"Stu, Here is my feedback on Microsoft's laws.

"Law #1: If a bad guy can persuade you to run his program on your computer, It's not your computer anymore.
REBUTTAL #1: If an operating system writer sells an operating system that permits this, then the OS writer is an accomplice.

"Law #2: If a bad guy can alter the operating system on your computer, it's not your computer anymore.
REBUTTAL #2: If the writer of that operating system make "everyone: Full control" the default security setting, then the OS writer is an accomplice and should be liable for any damage thus caused.

"Law #3: If a bad guy has unrestricted physical access to your computer, It's not your computer anymore.
REBUTTAL #3: If ANYONE other than yourself and trusted individuals has unrestricted physical access to your computer, then you are a fool and deserve what you get.

"Law #4: If you allow a bad guy to upload programs to your Web site, it's not your Web site any more.
REBUTTAL #4: If someone pretending to be a good guy does the same thing, they become the bad guy.

"Law #5: Weak passwords trump strong security.
REBUTTAL #5: Once again, Microsoft reveals an astonishing degree of hypocrisy by making this a 'law'. Installing Windows XP Pro does not even prompt for an administrator password, let alone force even basic password common sense. If Microsoft did their job properly, it would be impossible to create a weak password.

"Law #6: A machine is only as secure as the administrator is trustworthy.
REBUTTAL #6: This is a universal security law, not a computer or technological one. Stating the obvious.

"Law #7: Encrypted data is only as secure as the decryption key.
REBUTTAL #7: I guess they wanted 10 laws really bad. This is stating the obvious again.

"Law #8: An out-of-date virus scanner is only marginally better than no virus scanner at all.
REBUTTAL #8: No existing virus scanner is of any use whatsoever against previously unknown viruses. At the vary basis of system design, it should be totally impossible to introduce an executable piece of code, without putting the machine deliberately into an 'installation mode'. In such a mode, only specially designated installation programs would run. Nothing could ever execute unless first "blessed" by such an installer. A separate "execution" mode would not permit installers to run. A further "developer" mode would permit both, but would be restricted to running developer tools. Such an operating system would be relatively easy to implement, and no malware could then exist.

"Law #9: Absolute anonymity isn't practical, in real life or on the Web.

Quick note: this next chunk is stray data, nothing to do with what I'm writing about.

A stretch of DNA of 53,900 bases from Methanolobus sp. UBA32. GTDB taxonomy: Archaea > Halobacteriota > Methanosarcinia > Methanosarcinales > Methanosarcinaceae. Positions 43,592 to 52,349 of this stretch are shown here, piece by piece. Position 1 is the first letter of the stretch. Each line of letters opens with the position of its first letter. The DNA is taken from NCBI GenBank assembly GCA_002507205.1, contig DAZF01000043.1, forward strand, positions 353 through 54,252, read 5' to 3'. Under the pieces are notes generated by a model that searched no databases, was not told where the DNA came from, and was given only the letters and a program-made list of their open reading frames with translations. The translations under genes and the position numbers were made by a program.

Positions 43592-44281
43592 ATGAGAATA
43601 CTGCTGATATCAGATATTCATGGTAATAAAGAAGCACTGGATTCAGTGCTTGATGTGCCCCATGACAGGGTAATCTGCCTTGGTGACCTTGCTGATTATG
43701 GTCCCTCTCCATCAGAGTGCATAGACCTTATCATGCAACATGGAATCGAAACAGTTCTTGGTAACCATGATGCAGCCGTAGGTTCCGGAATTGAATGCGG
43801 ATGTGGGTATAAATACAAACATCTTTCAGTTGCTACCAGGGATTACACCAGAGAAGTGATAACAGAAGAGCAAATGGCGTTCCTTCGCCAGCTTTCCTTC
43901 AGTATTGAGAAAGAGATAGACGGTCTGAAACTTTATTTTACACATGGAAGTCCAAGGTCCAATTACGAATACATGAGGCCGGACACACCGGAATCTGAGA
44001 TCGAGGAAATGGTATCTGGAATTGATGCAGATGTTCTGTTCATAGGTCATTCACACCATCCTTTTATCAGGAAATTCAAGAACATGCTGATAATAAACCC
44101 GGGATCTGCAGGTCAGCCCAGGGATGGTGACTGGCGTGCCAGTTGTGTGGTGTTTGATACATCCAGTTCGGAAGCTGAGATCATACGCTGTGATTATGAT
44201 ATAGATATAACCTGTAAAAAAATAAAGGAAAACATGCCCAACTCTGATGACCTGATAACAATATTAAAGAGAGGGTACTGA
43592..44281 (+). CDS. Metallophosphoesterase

REBUTTAL #9: Bullsh!t. Microsoft threw this in 'cuz they want people become less protective of their privacy. Presumably so that Microsoft can profit by exploiting it. This statement is detestable. By throwing the word 'absolute' in there, they make their statement true, but its intent is sinister. I see a day coming when all content generated for use outside the confines of the computer that created it will be required to be digitally signed by its originator, and further by each distributor as it travels the internets of the world, and all accesses of private systems will require prior permission, whereas access to public systems will still be permissible anonymously. In Canada (I don't know about the US) trespass on another's land is a tort (a civil case), but peeking in their windows is a criminal offense (the equivalent in the US of a felony). Microsoft, and many other internet entities, by using information found on my computer without my permission commit the same offence. The only difference is that it is copper, not glass, that they are peeking through.

"Law #10: Technology is not a panacea. (noun: hypothetical remedy for all ills or diseases; once sought by the alchemists)
REBUTTAL #10: LOL - and they finish off by stating the obvious once again.

"I'll finish off with a law of my own:
MacDonald's Law: Every communication originating from a corporation is self-serving, and contains deceptions, misdirections and outright falsehoods. Corollary: The purpose of the deception is to mine your pockets. You have been warned."


64-Bit Windows and W2K3 SP1 Pushed Back

Wanted to get one of those cool Athlon 64's in production? You will have to wait a bit longer I'm afraid. The 64-bit Windows OS has been postponed until the first part of 2005. Windows Server 2003 SP1 will also be delayed until next year. A bit of a bummer for both AMD and people that already bought the 64-bit CPUs. With this latest news, W2K3 and XP 64-bit join the slipping slideware batch of products with WinXP SP2 and most notably Longhorn. If you just die to run a 64-bit OS, your only choice is one of 64-bit Linux distros such as SuSE 9.1 Pro, Gentoo, or Mandrake.

Microsoft Finishes SQL Server 2005 Beta 2

Redmond released its long-awaited Beta 2 for SQL Server 2005 this week. It's the next major release of SQL that had the code-name "Yukon."

The Window Shortens From Hole To Exploit